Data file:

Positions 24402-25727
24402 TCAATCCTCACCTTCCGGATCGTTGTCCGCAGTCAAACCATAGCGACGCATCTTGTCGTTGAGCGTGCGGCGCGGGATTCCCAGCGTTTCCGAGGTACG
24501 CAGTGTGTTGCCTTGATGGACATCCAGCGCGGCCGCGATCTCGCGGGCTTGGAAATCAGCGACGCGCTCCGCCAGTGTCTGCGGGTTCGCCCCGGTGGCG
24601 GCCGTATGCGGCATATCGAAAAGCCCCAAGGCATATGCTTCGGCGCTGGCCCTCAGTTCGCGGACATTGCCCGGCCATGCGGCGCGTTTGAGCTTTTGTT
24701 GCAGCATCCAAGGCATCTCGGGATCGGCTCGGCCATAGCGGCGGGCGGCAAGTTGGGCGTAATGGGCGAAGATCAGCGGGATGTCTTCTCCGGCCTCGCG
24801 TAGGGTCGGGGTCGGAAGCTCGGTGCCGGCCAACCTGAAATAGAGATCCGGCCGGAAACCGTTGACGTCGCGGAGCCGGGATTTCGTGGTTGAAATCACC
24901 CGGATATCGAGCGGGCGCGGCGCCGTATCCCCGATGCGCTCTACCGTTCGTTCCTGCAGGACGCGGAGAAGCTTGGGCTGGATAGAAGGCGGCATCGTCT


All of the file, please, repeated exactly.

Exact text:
Positions 24402-25727
24402 TCAATCCTCACCTTCCGGATCGTTGTCCGCAGTCAAACCATAGCGACGCATCTTGTCGTTGAGCGTGCGGCGCGGGATTCCCAGCGTTTCCGAGGTACG
24501 CAGTGTGTTGCCTTGATGGACATCCAGCGCGGCCGCGATCTCGCGGGCTTGGAAATCAGCGACGCGCTCCGCCAGTGTCTGCGGGTTCGCCCCGGTGGCG
24601 GCCGTATGCGGCATATCGAAAAGCCCCAAGGCATATGCTTCGGCGCTGGCCCTCAGTTCGCGGACATTGCCCGGCCATGCGGCGCGTTTGAGCTTTTGTT
24701 GCAGCATCCAAGGCATCTCGGGATCGGCTCGGCCATAGCGGCGGGCGGCAAGTTGGGCGTAATGGGCGAAGATCAGCGGGATGTCTTCTCCGGCCTCGCG
24801 TAGGGTCGGGGTCGGAAGCTCGGTGCCGGCCAACCTGAAATAGAGATCCGGCCGGAAACCGTTGACGTCGCGGAGCCGGGATTTCGTGGTTGAAATCACC
24901 CGGATATCGAGCGGGCGCGGCGCCGTATCCCCGATGCGCTCTACCGTTCGTTCCTGCAGGACGCGGAGAAGCTTGGGCTGGATAGAAGGCGGCATCGTCT